Bloomberg also made use of an abandoned elevated railway and transformed it into the High Line – upzoning in Chelsea is part of what made the project financially viable. Now a major tourist attraction, it gets an average of 8 million visitors per year.
By the end of Bloomberg’s third and final mayoral term, the city’s budget had grown by $28 billion, rising from $42 billion in 2003 to $70 billion in 2014, according to Bloomberg’s Deputy Mayor Dan Doctoroff.
Well before Bloomberg pledged to invest $500 million of his own money to combat climate change, he was creating forward-looking city climate policies in New York.
In his first mayoral term, Bloomberg pursued a land-buying campaign in the Catskills Mountains in an effort to protect the city’s drinking water supply. (He did also briefly suspend glass and plastic recycling for budgetary reasons from 2002 until 2004, which would make most environmentalists squirm.)
In 2007, he introduced the sweeping sustainability plan PlaNYC. The plan contained 127 projects, regulations and innovations, all with the goal of reducing the city’s production of greenhouse gasses. Not everything proposed in the mayor’s plan took effect, such as his proposed $8-a-day charge for those who drive their personal vehicles below 86th Street in Manhattan, which couldn’t get through the state Legislature. Still, the Bloomberg administration did create new public parks, planted over 1 million trees, revived the wetlands, spent billions on cleaning up the city’s waterways and helped the city significantly reduce its greenhouse gas emissions by swapping high-sulfur heating oil with cleaner alternatives.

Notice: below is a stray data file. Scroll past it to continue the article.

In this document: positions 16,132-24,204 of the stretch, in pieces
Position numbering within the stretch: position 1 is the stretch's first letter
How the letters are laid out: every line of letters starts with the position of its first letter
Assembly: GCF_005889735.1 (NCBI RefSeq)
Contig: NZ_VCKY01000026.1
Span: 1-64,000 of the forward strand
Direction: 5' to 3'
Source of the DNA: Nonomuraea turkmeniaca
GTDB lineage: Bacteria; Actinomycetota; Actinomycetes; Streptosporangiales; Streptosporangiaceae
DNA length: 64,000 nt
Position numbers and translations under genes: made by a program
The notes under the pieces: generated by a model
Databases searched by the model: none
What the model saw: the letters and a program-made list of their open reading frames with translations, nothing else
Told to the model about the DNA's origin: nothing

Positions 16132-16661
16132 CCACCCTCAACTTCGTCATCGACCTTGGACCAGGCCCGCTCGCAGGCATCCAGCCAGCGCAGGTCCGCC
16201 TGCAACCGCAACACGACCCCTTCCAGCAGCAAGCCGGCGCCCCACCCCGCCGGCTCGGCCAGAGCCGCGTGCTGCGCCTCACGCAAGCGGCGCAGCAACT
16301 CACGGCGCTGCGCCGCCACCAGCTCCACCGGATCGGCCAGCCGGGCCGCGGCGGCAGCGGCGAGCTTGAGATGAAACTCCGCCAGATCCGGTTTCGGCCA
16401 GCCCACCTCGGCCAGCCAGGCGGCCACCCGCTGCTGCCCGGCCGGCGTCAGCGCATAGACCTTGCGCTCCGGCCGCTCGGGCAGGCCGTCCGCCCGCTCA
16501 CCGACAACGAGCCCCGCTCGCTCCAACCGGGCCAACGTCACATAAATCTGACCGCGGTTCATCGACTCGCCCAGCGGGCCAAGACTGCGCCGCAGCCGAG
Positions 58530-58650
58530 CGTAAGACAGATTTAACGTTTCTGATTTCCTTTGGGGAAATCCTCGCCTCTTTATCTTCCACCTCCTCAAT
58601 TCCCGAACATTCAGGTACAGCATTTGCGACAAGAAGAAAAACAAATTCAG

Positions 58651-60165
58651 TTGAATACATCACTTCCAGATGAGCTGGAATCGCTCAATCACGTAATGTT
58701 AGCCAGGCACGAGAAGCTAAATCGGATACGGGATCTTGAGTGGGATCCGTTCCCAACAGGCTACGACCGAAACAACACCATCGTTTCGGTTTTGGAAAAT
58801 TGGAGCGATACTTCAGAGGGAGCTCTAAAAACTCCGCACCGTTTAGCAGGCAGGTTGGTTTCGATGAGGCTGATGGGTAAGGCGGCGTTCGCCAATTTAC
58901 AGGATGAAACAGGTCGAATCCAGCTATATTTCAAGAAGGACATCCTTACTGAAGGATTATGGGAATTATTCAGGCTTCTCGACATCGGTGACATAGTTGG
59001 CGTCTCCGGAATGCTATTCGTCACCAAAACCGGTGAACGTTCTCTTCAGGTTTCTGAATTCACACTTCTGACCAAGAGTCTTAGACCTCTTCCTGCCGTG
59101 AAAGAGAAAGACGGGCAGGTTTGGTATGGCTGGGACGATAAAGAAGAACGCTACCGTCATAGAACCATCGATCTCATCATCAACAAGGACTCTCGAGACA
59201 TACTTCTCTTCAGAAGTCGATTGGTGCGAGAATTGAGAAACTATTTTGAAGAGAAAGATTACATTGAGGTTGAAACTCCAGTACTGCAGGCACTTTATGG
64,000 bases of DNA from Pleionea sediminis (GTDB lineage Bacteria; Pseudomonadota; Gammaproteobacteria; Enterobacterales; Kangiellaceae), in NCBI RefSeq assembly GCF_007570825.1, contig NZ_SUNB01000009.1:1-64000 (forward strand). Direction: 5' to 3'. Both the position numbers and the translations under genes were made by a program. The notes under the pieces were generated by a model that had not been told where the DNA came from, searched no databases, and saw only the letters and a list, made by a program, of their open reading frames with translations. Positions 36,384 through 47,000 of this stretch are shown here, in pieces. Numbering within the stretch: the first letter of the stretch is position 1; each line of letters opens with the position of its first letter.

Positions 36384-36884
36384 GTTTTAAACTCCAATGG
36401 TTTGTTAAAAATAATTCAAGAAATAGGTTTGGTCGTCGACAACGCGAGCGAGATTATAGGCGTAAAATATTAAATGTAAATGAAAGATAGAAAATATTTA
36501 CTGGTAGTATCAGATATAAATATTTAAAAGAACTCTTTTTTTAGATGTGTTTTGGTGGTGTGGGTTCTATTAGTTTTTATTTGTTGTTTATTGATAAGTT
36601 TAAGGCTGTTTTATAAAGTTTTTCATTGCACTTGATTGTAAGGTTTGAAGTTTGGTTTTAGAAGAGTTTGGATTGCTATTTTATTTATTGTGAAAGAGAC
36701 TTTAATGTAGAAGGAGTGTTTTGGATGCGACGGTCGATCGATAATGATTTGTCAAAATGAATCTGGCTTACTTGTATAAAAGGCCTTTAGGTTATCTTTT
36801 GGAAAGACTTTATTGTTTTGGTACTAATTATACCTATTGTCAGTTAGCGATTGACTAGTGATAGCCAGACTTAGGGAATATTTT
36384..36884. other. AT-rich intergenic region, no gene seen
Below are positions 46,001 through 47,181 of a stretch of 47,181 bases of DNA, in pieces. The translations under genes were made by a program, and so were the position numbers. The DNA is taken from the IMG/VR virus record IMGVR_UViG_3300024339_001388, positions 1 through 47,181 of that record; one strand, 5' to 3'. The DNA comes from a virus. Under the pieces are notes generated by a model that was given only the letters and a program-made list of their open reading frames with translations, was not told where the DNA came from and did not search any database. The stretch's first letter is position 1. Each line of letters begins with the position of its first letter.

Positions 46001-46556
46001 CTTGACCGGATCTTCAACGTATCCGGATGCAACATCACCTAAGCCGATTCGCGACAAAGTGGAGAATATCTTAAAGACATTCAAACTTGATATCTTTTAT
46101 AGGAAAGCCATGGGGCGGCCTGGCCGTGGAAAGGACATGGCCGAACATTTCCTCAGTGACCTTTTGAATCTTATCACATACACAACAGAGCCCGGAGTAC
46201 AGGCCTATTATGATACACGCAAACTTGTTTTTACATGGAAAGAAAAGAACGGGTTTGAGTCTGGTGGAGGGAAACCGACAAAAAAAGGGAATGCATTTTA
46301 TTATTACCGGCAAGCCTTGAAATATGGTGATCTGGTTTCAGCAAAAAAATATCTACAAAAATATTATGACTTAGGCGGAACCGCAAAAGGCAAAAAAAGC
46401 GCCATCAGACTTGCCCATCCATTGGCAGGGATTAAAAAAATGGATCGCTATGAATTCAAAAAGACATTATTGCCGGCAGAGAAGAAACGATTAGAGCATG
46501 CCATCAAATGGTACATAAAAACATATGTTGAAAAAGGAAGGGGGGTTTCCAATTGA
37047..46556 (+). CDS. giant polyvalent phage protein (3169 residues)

After Superstorm Sandy ravaged much of the city, including the Rockaways, Red Hook and Lower Manhattan, Bloomberg set forth several plans to account for future natural disasters caused by climate change. The mayor released a 438-page report in 2013, containing numerous proposals, including one to strengthen building codes that would require building equipment be raised above sea level (which is now required), updating zoning and having damaged housing stock and public housing be rebuilt. The mayor also recommended the construction of flood walls, storm surge barriers and dune systems to lessen the impact of extreme flooding – some sea walls have been constructed, while others are still a work in progress.
Mayoral control of the schools
One of the first things Bloomberg did upon taking office in 2002 was lobby the state Legislature for mayoral control over the city’s public school system, which he was ultimately granted. This gave him greater control over the city’s schools, affording him the ability to appoint or fire the city’s school chancellor, place people on the New York City Board of Education and close schools. Shortly after gaining control he closed dozens of city’s struggling schools and replacing them with smaller schools upon gaining mayoral control in a highly controversial move.